Governor to pay Craig visit

Ritter scheduled to speak at tourism


Regular visits to the state capitol, "relentless" conversations and e-mails to Gov. Bill Ritter's staff, and at times the governor himself, has paid off for the Northwest Colorado Cultural Heritage Tourism group and its regional director, Shelly Flannery.

"For two months now, I've been stalking the governor and waiting for the restraining order," said Flannery, who's also the Moffat County Tourism Association director.


Ritter, who made a campaign stop in Craig last year, is scheduled to speak at 3:45 p.m. Saturday during the CHT's regional meeting at the Holiday Inn.

His visit comes as the Colorado Legislature prepares to end its legislative session within a week.

Ritter staffer Laura Chapin said the governor made tourism and economic development an important part of his campaign message to Northwest Colorado, and his visit is a sign his administration is still committed to those issues.

"It's part of his long-term vision for Northwest Colorado," Chapin said. "Economic development and tourism was a very large part of the conversation. He's coming back to follow-up on those issues."

It's also possible, Chapin said, Ritter will attend the annual Maybell/Sombrero Horse Drive, a tradition marking its 40th anniversary Sunday, when hundreds of horses will be moved through the city's main street to Sombrero Ranch near Lay.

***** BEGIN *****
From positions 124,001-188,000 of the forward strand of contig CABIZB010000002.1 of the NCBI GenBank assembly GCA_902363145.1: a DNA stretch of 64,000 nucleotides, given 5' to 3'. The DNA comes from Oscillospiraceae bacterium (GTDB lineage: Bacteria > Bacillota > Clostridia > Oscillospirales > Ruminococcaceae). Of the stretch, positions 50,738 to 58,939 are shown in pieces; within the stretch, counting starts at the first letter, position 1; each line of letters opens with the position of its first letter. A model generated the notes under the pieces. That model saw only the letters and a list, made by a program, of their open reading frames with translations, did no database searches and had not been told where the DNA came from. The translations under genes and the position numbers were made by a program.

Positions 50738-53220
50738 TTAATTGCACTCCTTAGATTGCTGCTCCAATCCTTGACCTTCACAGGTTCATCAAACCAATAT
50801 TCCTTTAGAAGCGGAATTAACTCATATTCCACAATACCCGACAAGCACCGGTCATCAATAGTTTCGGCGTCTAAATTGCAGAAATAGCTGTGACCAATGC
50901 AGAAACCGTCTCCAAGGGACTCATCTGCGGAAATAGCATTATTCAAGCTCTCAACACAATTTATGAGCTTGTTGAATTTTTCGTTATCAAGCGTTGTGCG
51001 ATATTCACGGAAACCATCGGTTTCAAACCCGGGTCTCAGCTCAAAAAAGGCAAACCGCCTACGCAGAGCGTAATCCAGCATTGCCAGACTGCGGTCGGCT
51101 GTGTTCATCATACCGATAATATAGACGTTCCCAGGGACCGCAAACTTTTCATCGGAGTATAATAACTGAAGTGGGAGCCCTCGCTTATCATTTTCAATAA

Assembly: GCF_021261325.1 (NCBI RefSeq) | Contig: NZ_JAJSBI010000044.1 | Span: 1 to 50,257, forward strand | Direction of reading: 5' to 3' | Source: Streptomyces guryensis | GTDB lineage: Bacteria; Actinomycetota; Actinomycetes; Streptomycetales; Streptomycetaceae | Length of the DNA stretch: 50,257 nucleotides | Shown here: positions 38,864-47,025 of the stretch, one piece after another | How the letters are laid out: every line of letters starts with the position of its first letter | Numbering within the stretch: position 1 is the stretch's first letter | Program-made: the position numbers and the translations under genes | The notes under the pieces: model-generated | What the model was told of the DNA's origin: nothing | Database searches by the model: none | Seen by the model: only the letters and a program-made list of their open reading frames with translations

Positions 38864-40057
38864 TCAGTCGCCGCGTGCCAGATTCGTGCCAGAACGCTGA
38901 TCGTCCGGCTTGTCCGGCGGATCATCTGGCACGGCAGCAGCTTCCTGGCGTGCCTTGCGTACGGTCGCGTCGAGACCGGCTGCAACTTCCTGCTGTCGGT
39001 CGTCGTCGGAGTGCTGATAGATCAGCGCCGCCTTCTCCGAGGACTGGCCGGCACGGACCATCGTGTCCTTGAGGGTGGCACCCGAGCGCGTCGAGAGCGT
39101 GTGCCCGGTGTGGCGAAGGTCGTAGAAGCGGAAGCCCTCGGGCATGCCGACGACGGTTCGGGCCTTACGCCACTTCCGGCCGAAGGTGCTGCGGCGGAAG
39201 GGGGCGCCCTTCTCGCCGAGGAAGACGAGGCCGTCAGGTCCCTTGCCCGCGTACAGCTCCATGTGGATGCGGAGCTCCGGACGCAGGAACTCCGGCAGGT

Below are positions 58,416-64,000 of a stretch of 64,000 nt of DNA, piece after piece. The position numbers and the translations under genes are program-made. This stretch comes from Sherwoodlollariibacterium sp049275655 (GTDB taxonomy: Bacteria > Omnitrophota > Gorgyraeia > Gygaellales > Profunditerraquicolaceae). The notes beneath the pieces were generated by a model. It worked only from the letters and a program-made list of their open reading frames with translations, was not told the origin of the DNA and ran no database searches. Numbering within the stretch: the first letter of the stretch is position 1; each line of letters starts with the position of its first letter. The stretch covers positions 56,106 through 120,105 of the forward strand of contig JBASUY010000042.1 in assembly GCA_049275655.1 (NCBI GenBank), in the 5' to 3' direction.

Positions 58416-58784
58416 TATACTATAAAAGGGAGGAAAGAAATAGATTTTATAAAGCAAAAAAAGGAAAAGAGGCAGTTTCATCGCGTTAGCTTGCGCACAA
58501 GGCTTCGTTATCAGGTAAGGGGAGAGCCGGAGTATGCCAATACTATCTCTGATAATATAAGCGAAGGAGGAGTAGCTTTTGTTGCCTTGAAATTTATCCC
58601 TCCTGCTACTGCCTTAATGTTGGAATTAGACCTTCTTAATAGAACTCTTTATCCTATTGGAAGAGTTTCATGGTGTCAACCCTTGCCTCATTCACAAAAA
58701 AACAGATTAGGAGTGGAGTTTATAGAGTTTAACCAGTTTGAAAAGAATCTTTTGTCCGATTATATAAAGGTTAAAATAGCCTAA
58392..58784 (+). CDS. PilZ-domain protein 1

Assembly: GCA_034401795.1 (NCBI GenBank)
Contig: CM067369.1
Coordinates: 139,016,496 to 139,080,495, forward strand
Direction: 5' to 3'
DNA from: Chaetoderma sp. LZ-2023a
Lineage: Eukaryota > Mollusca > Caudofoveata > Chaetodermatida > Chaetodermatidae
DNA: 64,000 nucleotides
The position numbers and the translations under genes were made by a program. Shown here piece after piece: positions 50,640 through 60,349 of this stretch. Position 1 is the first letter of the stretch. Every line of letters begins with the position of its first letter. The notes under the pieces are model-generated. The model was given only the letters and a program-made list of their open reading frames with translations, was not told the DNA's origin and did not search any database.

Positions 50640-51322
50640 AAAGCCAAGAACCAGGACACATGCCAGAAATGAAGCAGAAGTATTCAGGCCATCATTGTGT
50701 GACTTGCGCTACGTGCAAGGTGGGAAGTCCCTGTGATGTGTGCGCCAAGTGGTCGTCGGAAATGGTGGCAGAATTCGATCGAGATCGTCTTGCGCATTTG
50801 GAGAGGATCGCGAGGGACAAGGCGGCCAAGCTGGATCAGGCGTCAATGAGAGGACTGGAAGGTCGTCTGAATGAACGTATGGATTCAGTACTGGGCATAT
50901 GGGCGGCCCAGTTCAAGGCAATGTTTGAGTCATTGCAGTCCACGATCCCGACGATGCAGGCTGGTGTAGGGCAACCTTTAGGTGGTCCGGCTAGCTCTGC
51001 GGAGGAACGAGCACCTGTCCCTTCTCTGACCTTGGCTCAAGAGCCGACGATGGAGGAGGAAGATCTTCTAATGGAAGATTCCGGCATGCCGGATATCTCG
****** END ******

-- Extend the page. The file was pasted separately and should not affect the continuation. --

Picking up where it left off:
The CHT has been in place for three years and is tasked with identifying and developing heritage tourism assets in Moffat, Routt and Rio Blanco counties and marketing them on a state level. Ten communities within those three counties take part in the CHT.

During the Saturday meeting, Ritter will help present two $10,000 checks to the Rio Blanco Historical Society. Exxon Mobile and the Rio Blanco Lodging Tax Board donated the money.

The historical society is the fiscal agent of a joint Moffat/Rio Blanco project to establish interpretive pullouts along Yellowjacket Pass and make improvements to the Milk Creek battle site.

The project is estimated to cost $200,000, and the $20,000 donated Saturday will be used as leverage to acquire future grant money, Flannery said.

Ritter will receive a key to the region Saturday, Flannery said, an item of mixed goods such as an old jump ski, antler, pitchfork and helmet from Twentymile Coal Co.

The CHT meeting is open to the public. Seating is limited, Flannery said, and she advises anyone wishing to attend to reserve a seat by calling 824-2335.

Commenting has been disabled for this item.